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MAJOR UNDESIRABLE SIDE-EFFECTS RESULTING FROM PREDNISOLONE AND PREDNISONE

Alfred Jay Bollet, M.D.; Roger Black, M.D.; Joseph J. Bunim, M.D.
JAMA. 1955;158(6):459-463. doi:10.1001/jama.1955.02960060017005.
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ABSTRACT

Two new synthetic steroids, prednisolone and prednisone, formerly known as metacortandralone and metacortandracin, respectively, have recently been introduced as antirheumatic agents in rheumatoid arthritis.1 They have been found to be four times more potent than cortisone in suppressing the inflammatory joint changes produced by the disease. They also cause depletion of the circulating eosinophils and significant reduction of urinary 17-ketosteroid excretion. In contrast to cortisone, administration of the new steroids is not associated with sodium and water retention or with potassium loss. Early experience with the new steroids revealed the occurrence of minor undesirable side-effects, such as facial rounding, hirsutism, diminished carbohydrate tolerance, insomnia, restlessness, weakness, transitory mental clouding, acne, increased skin pigmentation, and vague abdominal distress.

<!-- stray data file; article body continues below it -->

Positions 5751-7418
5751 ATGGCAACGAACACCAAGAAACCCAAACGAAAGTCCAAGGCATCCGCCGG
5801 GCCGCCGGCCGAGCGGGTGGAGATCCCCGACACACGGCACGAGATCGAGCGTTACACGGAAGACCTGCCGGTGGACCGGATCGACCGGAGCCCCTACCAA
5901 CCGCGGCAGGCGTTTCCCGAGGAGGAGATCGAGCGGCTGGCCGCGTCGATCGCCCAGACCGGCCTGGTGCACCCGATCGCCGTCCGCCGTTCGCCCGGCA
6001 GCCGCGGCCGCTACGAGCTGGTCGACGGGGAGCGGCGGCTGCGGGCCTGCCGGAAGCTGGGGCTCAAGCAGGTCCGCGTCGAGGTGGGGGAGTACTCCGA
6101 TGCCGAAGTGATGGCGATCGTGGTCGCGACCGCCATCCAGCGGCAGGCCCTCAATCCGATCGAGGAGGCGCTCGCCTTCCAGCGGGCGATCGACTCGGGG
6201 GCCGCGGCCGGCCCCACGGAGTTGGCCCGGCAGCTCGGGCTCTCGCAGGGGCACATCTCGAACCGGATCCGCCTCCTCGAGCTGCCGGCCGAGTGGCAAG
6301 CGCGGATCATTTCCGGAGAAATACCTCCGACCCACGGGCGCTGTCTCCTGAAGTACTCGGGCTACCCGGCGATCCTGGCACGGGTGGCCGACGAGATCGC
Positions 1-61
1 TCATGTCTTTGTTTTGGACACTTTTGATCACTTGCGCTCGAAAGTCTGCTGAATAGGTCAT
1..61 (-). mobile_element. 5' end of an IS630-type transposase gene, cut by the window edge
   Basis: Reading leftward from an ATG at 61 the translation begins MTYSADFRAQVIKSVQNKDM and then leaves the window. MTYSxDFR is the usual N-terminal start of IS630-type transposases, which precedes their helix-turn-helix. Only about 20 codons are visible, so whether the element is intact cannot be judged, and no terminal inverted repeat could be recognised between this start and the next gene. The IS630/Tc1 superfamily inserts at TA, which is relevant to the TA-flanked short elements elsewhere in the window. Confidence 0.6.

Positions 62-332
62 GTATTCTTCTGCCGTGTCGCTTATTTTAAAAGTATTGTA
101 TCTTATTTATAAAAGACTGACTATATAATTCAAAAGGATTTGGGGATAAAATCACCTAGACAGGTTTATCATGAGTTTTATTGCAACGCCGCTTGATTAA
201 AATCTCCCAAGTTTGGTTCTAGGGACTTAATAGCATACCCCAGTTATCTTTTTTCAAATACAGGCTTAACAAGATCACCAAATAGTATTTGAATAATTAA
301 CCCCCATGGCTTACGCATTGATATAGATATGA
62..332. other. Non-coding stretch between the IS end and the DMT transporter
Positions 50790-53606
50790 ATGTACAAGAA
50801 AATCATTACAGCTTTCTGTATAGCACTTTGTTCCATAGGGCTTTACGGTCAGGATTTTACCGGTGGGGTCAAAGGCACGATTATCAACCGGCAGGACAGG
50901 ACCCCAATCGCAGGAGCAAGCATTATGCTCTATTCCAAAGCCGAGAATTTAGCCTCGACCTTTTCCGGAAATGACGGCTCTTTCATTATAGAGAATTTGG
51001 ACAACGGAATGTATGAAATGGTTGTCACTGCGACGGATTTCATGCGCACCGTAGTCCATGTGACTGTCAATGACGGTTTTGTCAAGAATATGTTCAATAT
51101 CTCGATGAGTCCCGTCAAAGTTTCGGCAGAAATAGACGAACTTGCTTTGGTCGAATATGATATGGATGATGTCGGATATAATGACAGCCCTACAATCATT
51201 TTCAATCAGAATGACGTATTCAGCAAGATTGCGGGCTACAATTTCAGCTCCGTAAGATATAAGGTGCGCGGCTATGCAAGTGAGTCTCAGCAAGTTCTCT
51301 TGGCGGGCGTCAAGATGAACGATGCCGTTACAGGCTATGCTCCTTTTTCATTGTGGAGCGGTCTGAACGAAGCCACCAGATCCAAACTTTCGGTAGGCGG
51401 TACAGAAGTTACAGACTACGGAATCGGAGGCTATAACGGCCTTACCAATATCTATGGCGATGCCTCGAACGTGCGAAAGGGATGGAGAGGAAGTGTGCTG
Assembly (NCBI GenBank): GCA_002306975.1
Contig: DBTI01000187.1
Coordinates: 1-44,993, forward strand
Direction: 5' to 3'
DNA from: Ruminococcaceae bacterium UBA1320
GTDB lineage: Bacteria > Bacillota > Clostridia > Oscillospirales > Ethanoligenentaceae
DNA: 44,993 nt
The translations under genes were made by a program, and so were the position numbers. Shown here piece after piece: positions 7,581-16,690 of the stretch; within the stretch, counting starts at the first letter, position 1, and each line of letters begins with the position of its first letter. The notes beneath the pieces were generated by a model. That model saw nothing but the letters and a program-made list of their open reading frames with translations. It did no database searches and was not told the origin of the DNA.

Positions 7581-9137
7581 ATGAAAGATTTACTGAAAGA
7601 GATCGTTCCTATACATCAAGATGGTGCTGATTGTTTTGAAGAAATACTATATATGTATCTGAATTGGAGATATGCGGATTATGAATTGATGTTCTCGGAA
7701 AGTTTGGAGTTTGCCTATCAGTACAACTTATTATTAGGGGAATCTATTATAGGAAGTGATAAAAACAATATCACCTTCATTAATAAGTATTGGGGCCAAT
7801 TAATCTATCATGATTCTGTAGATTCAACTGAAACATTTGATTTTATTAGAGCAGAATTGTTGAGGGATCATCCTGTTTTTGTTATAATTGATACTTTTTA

The purpose of this paper is to report three cases of major undesirable side-effects that occurred in a series of 18 successive cases of rheumatoid arthritis treated with prednisolone or prednisone. A

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